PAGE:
*** DEBUG END ***

Education: New tasks for the new Sec­retary of State

23 September 2022

The new Education Secretary has some key legislation to sort out, says Paul Butler


Kit Malthouse, Secretary of State for Education, on the day of his first Cabinet meeting in Downing Street earlier this month

Kit Malthouse, Secretary of State for Education, on the day of his first Cabinet meeting in Downing Street earlier this month

AS Kit Malthouse becomes the fifth person to take up the office of Sec­retary of State for Education in the past 12 months, there is no doubt that he arrives at a time of significant challenge.

The Government’s overall aspira­tion for education is already set out in the White Paper Opportunity For All, with an emphasis on great teachers, strong trusts, and fairer funding. But the context has changed dram­atically, and the in­­­­creas­­ing de­­mand on school budgets caused by escalating energy costs and other inflationary pressures is about to bite hard.

The Church of England, with 4650 schools serving more than one mil­lion children, is the largest educa­tion provider in the country. Our vision to be deeply Christian serving the common good seeks to see every child flourish. By this, we mean experiencing life in its fullness, building skills developing beyond just excel­lent exam results. We want to see our schools continue to excel, not simply in their own right, but to con­­tinue to provide the kind of rounded education which parents value so much.

The past couple of years have been challenging for schools. Swiftly on the heels of the pan­­demic followed a crisis of mental health and well-being, as school leaders reported the impact which disruption had had on children’s development. Responding, we have developed a national network for school leaders focused on issues of children’s mental health.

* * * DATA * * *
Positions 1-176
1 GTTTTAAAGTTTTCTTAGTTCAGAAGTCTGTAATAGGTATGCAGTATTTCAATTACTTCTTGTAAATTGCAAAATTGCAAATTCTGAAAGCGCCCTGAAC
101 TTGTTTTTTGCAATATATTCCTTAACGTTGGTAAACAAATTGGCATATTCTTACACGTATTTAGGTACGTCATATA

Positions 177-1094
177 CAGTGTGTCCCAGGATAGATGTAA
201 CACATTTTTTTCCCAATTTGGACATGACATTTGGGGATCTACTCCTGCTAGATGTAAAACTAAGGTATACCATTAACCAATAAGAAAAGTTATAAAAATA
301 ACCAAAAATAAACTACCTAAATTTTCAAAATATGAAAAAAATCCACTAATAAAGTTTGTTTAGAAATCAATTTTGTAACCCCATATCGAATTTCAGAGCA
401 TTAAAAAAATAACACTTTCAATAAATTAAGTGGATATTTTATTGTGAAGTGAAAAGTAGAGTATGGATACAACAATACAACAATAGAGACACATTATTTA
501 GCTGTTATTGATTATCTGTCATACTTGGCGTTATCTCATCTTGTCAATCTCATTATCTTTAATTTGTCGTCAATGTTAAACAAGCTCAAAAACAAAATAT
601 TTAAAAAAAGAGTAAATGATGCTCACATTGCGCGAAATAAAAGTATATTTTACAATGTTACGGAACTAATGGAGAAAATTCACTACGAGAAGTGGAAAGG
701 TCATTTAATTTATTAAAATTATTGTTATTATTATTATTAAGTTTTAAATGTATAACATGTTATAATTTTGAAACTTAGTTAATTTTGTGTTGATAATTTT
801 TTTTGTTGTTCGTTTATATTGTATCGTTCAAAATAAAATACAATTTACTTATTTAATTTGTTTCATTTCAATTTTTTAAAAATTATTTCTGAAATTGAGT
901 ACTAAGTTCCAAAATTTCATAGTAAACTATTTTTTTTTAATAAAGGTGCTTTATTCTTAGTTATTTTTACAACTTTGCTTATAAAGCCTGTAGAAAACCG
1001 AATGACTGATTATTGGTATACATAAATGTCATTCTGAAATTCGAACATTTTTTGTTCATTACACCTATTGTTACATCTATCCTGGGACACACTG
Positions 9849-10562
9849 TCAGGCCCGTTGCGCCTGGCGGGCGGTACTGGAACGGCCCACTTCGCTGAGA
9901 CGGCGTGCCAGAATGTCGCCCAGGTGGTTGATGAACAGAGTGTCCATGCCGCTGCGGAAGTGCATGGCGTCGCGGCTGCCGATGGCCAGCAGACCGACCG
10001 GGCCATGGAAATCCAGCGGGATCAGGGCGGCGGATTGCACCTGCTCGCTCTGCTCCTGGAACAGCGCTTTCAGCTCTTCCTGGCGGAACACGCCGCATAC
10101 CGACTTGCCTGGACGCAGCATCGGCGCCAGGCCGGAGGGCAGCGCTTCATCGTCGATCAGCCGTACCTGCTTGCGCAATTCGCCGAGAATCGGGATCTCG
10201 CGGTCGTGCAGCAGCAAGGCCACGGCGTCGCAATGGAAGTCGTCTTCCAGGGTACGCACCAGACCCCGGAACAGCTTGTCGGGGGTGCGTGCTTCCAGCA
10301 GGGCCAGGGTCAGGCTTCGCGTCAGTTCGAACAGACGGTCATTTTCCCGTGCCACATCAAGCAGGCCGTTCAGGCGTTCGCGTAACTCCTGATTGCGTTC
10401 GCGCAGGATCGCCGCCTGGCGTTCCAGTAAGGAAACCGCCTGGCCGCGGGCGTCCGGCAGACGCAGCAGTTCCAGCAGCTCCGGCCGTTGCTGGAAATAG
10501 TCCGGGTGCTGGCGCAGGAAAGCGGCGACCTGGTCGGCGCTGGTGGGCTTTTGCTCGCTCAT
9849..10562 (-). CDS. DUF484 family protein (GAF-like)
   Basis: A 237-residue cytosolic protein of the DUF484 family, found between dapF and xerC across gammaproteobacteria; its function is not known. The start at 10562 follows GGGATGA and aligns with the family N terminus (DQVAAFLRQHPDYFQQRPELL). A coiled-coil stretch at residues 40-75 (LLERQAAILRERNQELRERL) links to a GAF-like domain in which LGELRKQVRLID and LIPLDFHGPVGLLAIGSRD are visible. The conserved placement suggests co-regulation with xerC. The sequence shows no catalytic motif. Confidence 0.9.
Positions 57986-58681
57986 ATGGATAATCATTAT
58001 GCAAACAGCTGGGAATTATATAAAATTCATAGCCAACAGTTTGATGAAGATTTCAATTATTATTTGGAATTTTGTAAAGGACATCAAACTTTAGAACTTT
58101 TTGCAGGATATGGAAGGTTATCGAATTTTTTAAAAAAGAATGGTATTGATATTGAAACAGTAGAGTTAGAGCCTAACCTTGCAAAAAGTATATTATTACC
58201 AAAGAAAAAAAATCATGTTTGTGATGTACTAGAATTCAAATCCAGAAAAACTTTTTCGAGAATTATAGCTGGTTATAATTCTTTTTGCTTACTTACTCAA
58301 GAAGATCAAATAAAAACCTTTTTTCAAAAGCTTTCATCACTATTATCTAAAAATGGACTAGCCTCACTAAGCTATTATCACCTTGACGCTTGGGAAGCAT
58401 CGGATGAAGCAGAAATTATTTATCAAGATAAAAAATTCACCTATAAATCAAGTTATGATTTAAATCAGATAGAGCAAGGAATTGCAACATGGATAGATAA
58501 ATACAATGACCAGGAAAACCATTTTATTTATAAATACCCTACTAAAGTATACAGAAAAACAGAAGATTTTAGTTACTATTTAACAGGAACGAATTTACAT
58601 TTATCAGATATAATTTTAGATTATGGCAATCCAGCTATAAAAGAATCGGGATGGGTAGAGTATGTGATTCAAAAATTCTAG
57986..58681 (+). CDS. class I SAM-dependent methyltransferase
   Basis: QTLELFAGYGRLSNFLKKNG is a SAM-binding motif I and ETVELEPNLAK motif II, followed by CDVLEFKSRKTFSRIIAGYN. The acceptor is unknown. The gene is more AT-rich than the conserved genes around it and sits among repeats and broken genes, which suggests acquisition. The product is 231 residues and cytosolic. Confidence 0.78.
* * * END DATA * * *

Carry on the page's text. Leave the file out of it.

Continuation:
Now, without significant extra resources, the education system will be unable to cope. The Govern­­ment’s strat­egy cannot be achieved if academy trusts do not have confid­ence about the level of funding avail­able to provide quality education in schools. So, at the top of the new Secretary of State’s to-do list needs to be a commitment to securing the ad­­ditional funding necessary to see through the developments set out in the White Paper.

SO, WHAT does the new legislation mean for C of E schools, and how are we playing our part in shaping the future of educa­tion?

The direction of travel set out is for all schools to join a strong multi-academy trust by 2030. Most im­­portantly, we are working to ensure that, for church schools, the defini­tion of “strong” includes the trust’s effectiveness in delivering educa­tion with a clear Christian vision.

Currently, one third of Church of England schools are academies. In order for the remaining two-thirds to be supported to embrace the change, we have sought assurances of sufficient statutory safeguards to secure the religious character of our schools for the future.

Academies have evolved within a contractual framework between the Secretary of State and each indi­­vidual academy trust through a fund­ing agreement. That system was designed with the expectation that there would only be a couple of hundred academies in total. But in a fully trust-based system, more than 20,000 schools will eventually be academies, so individual contracts will become too unwieldy. One of the aims of the current Schools Bill is therefore to bring a firmer statutory basis and greater regulation to the system.

Following widespread resistance to this move, the first 18 clauses of the Bill have been withdrawn in the Lords to allow further work. They will come back in its next iteration in a way which will ensure the scope of those regulations is more narrowly defined, along with a duty to consult.